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How Risky Are You?

There’s lots of talk in government about innovation and coming up with new ideas to solve some of our hardest problems. At the same time, the culture of the Federal government tends to incentivize behavior that goes in exactly the opposite direction. There is an equilibrium of innovation and risk, and a tradeoff of how far to go to one side or the other. All too often, folks fear the potential negative consequences of new ideas, and so they maintain the status quo. What they may not realize is there may be just as much risk, or more, choosing a path of inaction, and the organization loses out as a result.

Technology Modernization — Innovation is probably most often thought of in the context of technology modernization. Some newer technologies, like cloud or quantum computing, artificial intelligence/machine learning, and the metaverse, offer the promise of faster, better, or cheaper results for your mission. Without the right top cover and culture, bringing new technologies into the environment to help create improvements or solve problems can be seen as risky, and lead to lost opportunities. Or, if the technology is not adopted across the organization, the results may be less than expected.

A real-world case study of this challenge played out in recent weeks when an issue on a legacy Federal Aviation Administration (FAA) system caused a two-hour ground stop on all air traffic, resulting in widespread flight delays and cancellations. As a result, U.S. Transportation Secretary Buttigieg pushed for the government to pick up the pace of FAA systems modernization. There are real risks with the FAA adopting certain new technologies — for instance, putting their systems in the cloud or using AI/ML — but there also are risks associated with not moving forward. Standing pat doesn’t equate to eliminating problems. It may, in fact, increase them.

Acquisition — Beyond technology, there are lots of other examples of tension between innovation and risk. One key area is in acquisition — using new and innovative techniques for the government to acquire goods and services in an acquisition community that is notoriously risk averse, worried about Federal Acquisition Regulation (FAR) compliance. We see a move towards smaller, more modular concepts as opposed to the historical mammoth (think aircraft carrier) acquisitions. In addition, there is the challenge of how best to acquire cloud, data science, Agile development service, and other new technologies.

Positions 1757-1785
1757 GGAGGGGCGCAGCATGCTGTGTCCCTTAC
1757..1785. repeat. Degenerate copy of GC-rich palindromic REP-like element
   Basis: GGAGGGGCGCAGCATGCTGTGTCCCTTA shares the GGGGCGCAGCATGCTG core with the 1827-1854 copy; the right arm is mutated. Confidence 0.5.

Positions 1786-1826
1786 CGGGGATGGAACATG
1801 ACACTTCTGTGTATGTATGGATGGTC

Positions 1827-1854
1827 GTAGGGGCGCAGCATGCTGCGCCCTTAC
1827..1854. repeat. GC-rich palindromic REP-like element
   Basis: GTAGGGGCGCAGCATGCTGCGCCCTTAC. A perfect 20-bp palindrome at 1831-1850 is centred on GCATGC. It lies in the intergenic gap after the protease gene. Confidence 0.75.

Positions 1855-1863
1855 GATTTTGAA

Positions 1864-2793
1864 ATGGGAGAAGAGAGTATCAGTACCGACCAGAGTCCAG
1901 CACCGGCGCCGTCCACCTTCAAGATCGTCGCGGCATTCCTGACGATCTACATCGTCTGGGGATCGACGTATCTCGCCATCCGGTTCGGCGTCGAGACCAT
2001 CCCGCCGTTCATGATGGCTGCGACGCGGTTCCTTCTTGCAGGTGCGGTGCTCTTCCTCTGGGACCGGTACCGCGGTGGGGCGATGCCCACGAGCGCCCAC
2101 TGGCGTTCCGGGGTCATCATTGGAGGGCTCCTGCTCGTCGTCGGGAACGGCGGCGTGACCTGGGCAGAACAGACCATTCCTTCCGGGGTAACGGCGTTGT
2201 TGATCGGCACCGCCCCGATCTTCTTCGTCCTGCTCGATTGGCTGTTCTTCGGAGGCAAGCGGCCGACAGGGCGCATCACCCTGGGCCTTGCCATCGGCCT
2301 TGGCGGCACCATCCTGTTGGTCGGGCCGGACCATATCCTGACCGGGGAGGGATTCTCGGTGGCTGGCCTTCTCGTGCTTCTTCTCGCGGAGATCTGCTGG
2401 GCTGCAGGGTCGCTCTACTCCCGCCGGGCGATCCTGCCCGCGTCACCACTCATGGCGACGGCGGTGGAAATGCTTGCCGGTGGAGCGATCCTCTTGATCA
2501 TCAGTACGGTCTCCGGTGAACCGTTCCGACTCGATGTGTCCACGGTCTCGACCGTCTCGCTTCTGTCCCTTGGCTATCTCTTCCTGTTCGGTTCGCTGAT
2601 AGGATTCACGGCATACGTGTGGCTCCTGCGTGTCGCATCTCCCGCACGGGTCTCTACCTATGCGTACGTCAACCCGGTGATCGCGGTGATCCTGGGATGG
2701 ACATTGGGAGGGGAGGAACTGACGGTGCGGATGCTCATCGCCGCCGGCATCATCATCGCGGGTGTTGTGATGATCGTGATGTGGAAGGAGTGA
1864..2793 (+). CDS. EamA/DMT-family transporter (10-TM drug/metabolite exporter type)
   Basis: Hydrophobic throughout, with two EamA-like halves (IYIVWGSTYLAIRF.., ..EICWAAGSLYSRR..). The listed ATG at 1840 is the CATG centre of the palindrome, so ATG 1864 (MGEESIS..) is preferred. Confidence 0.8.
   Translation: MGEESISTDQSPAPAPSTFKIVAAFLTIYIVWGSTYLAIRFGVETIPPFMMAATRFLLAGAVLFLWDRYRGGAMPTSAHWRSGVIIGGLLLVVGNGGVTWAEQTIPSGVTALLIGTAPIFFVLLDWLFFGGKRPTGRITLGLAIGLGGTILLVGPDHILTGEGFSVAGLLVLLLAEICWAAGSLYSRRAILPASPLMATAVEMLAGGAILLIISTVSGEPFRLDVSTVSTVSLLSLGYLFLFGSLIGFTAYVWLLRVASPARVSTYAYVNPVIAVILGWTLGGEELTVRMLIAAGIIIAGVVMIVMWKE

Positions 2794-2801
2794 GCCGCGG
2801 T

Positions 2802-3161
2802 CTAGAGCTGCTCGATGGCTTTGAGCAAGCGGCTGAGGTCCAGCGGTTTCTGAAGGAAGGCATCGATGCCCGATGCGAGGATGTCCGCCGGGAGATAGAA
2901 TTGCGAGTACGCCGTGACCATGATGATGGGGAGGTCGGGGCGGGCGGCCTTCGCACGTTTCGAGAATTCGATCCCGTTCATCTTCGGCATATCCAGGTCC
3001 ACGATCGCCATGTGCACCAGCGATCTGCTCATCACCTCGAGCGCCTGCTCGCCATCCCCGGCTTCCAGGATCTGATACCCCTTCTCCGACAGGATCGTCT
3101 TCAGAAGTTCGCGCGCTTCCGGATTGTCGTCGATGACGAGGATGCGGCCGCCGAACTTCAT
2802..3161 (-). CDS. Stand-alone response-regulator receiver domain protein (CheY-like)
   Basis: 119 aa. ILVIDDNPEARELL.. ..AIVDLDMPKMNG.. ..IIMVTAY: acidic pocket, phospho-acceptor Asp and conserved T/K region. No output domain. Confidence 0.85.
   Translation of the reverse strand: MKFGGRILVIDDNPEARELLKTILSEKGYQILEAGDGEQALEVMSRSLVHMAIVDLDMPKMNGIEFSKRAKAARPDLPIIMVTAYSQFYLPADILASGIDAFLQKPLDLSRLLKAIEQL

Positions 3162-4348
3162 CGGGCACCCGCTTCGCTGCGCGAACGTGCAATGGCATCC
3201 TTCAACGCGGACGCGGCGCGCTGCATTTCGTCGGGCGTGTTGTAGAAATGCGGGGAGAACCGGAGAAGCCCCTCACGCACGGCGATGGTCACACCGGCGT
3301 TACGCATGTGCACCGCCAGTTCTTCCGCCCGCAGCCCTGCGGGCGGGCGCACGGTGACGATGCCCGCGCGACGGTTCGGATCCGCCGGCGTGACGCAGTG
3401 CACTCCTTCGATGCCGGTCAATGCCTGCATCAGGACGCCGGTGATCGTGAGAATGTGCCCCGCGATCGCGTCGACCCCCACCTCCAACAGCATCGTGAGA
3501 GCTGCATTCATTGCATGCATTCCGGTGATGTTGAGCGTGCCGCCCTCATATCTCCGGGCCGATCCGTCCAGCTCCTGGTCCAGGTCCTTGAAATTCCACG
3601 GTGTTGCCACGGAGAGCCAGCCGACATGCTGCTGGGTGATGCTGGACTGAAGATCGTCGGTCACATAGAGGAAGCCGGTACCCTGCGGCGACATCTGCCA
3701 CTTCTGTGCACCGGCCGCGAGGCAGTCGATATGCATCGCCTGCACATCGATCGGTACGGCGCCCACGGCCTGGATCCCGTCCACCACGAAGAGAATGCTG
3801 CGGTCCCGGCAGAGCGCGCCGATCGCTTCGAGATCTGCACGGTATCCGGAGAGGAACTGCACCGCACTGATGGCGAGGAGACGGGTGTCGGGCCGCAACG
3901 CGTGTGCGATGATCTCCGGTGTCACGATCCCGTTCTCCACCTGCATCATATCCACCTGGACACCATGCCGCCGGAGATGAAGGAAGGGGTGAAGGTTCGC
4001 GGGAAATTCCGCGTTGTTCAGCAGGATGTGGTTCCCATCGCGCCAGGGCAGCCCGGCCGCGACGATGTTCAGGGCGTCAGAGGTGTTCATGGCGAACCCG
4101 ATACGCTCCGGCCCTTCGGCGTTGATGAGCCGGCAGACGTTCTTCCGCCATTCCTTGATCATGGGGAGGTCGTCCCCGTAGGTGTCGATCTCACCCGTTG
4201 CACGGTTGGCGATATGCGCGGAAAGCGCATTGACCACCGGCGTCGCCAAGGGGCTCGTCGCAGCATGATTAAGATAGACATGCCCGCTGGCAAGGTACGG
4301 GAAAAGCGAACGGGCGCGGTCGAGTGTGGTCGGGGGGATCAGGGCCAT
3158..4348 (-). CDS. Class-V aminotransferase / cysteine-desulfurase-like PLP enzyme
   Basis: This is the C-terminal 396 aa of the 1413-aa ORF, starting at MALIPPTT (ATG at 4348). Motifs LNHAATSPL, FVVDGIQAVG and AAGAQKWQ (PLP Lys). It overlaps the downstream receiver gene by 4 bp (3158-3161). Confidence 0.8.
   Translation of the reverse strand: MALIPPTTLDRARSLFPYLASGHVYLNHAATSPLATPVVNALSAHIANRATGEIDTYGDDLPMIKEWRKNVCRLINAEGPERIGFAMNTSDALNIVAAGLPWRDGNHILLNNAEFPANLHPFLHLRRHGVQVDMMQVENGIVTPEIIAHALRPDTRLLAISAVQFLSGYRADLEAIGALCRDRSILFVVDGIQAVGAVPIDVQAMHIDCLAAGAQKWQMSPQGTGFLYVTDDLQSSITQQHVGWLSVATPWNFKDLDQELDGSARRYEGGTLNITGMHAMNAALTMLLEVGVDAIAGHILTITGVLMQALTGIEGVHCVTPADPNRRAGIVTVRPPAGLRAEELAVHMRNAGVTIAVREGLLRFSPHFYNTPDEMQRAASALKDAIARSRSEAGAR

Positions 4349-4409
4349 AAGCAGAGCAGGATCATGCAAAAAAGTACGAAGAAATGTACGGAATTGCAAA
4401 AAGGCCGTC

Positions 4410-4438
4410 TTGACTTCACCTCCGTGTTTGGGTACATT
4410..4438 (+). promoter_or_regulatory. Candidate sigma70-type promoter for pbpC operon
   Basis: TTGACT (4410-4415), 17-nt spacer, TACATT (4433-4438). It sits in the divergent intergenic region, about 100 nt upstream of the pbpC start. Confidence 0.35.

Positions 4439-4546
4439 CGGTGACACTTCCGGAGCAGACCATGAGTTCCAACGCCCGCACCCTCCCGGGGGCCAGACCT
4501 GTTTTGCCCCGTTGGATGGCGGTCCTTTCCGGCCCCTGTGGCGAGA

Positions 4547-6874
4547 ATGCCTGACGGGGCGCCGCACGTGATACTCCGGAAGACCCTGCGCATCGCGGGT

Fear of the Whack-a-Mole — More generally, how willing are government organizations to encourage and accept new ideas (innovation)? We are seeing some encouraging trends, including creation of innovation labs and a willingness of folks to leave the private sector and enter government. Many come into government full of enthusiasm about having a positive impact and driving meaningful change. But in many instances, new proposals are rejected and, over time, these people are less likely to stick their necks out with new ideas. A workforce culture can have strong negative incentives for disruption and little-to-no positive incentives.

In working for or supporting the Federal government, there is sometimes a tendency to move slowly and resist new solutions. There is a tradeoff between innovation and risk, but risks exist whether you are trying something new or maintaining the status quo. The challenge is to have the courage to introduce new ideas and manage reasonable risk in order to drive change.  

Ben Marglin is a Senior Vice President with Karsun Solutions and has 25 years of experience in public sector management and technology consulting. He spent 17 years with Booz Allen Hamilton, and three years at American Management Systems doing state and local human services work. His areas of expertise include digital strategy and transformation, acquisition, and program management.  He has a master’s degree in public policy from Duke University and a bachelor’s degree from Colby College. Ben lives in Northern Virginia with his wife, son, and dog Sophie. You can connect with him on LinkedIn or Twitter.

Image is ‘Boy on High Dive’ by Norman Rockwell

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